All rum is ultimately a product of the sugar cane plant, but rum geeks know that there is a dramatic difference between the spirits produced at different stages of harvesting from the plant. Most rum is fermented and then distilled from molasses, a by-product created when refining sugar cane juice into crystallized table sugar. A smaller percentage of rums are instead fermented from the fresh sugarcane juice itself, imparting what is essentially the purest flavor of sugarcane. land. What drinkers call this type of “cane juice rum” depends on where these rums come from – in Haiti, the native spirit clairin is produced this way, whereas in the likes of Martinique or Guadeloupe, it is agricultural rum.
And yet, these are not the only regions to produce rum from fresh cane juice. While a spirit such as Martinique AOC Rhum Agricole is arguably the standard bearer for the style, it seems I’ve recently tasted other examples of what might be termed “agricultural style” rums from other overseas sources. Some are made in Africa, as evidenced by the wonderful South African Mhoba rum from Holmes Cay, or Equiano Light Rum. And then there’s Copalli, a Belizean product that stands out a bit from the country’s more traditional rum industry, which are largely molasses rums.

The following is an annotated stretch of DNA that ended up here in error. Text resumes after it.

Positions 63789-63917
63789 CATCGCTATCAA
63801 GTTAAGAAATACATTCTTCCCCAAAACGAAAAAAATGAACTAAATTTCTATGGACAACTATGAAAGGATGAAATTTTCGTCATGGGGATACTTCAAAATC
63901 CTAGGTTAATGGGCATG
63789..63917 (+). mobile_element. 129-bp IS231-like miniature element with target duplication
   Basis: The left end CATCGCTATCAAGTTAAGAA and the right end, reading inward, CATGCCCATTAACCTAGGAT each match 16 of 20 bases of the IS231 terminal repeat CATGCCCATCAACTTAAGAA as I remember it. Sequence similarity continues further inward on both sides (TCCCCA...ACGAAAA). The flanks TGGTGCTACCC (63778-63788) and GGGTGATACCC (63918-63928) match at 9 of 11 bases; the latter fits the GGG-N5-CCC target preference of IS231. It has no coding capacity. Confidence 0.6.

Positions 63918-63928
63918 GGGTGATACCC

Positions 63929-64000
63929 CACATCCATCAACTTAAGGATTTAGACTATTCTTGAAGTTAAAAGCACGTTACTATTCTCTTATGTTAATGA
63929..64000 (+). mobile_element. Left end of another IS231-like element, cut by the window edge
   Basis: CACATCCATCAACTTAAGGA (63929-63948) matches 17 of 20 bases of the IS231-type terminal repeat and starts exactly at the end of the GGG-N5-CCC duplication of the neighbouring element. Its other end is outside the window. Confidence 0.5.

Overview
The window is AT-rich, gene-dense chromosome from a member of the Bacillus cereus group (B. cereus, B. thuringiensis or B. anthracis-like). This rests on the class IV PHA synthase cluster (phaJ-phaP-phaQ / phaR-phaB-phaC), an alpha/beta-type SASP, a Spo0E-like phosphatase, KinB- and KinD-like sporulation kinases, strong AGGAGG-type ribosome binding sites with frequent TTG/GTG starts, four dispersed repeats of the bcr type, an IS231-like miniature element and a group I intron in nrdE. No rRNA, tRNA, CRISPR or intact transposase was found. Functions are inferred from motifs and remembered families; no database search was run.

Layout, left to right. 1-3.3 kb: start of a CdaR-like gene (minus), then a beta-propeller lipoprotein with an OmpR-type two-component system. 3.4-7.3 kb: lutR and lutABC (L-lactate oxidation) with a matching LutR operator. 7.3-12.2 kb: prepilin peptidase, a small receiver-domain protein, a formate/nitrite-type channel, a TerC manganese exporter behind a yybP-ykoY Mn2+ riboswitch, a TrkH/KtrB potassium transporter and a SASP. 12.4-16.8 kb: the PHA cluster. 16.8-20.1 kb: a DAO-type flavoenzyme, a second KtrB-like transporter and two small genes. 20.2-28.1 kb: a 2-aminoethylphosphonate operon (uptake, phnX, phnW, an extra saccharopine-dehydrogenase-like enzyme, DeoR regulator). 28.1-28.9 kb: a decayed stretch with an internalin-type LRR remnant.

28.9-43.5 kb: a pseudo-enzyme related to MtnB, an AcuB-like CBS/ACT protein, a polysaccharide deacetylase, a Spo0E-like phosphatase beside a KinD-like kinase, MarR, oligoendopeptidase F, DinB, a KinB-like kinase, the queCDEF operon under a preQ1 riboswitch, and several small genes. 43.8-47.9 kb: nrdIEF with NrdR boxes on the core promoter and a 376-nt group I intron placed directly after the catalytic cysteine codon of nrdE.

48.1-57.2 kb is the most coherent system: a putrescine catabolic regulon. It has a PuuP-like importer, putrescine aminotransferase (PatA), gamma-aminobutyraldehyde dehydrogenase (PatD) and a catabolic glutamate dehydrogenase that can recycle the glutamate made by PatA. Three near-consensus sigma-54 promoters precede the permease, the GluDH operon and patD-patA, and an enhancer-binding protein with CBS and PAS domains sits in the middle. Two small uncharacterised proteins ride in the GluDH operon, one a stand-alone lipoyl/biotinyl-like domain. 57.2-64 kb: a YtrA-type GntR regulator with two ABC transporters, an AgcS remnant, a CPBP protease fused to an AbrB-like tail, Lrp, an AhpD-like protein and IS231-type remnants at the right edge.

Copalli Rum is a younger, decidedly modern distillery that operates an impressive farm and facilities deep in the rainforest of southern Belize. Their product is marketed with an emphasis on natural production methods, being organic and non-GMO, and proven with “canopy water” collected directly from the rainforest. Likewise, the company promotes its green efforts and energy efficiency, using the remains of sugar cane, after crushing, to fuel its boiler, while the resulting ash is used as fertilizer. All of the rum they produce is also made from fresh sugar cane juice, which is pressed just hours after being cut by hand, before being distilled in copper pot stills and column stills. Various Copalli bottlings are expressions of one or both stills.
I was certainly curious how Belize’s fresh cane juice rums would compare to the agricultural ones I’m more familiar with, so I set out to taste the three Copalli bottlings that are on the market today.
ABV: 42% (84 evidence)